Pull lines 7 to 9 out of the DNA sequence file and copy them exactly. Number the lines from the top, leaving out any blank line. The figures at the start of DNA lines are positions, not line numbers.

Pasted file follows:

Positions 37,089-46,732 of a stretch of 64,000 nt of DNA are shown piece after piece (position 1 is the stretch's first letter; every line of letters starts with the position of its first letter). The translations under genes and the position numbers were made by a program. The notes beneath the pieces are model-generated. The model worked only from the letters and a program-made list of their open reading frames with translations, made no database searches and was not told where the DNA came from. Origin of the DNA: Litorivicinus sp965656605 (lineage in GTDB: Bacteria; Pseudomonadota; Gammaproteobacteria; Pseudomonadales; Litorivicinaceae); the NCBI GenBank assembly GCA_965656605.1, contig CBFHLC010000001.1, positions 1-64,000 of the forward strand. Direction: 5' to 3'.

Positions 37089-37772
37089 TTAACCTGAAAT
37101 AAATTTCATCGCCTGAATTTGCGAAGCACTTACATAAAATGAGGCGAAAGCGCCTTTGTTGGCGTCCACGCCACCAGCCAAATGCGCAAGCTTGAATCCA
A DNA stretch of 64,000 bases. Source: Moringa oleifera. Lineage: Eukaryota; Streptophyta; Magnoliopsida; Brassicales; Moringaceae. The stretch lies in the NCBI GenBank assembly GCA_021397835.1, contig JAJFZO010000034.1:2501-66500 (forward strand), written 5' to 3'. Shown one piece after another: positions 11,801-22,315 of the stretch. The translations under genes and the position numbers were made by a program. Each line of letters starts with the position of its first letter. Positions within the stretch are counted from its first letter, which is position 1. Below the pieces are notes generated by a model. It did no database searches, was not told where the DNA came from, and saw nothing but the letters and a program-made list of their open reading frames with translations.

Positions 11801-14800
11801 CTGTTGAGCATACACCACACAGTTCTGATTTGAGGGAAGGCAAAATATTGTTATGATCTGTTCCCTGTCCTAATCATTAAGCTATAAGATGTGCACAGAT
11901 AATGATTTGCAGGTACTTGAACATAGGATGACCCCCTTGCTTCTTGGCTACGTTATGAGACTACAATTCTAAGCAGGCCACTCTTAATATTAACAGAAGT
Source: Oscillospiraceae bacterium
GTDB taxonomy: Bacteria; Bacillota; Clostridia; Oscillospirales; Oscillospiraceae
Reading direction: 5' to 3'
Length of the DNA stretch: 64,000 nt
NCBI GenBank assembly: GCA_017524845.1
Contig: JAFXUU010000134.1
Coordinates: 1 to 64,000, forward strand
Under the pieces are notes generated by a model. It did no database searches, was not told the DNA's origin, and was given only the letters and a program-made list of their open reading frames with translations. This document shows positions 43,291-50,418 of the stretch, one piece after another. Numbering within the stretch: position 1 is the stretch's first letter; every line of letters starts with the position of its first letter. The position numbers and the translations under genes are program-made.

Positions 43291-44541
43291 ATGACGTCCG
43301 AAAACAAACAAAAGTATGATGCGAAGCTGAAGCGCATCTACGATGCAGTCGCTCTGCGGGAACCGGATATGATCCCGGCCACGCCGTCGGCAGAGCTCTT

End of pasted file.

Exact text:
11801 CTGTTGAGCATACACCACACAGTTCTGATTTGAGGGAAGGCAAAATATTGTTATGATCTGTTCCCTGTCCTAATCATTAAGCTATAAGATGTGCACAGAT
11901 AATGATTTGCAGGTACTTGAACATAGGATGACCCCCTTGCTTCTTGGCTACGTTATGAGACTACAATTCTAAGCAGGCCACTCTTAATATTAACAGAAGT
Source: Oscillospiraceae bacterium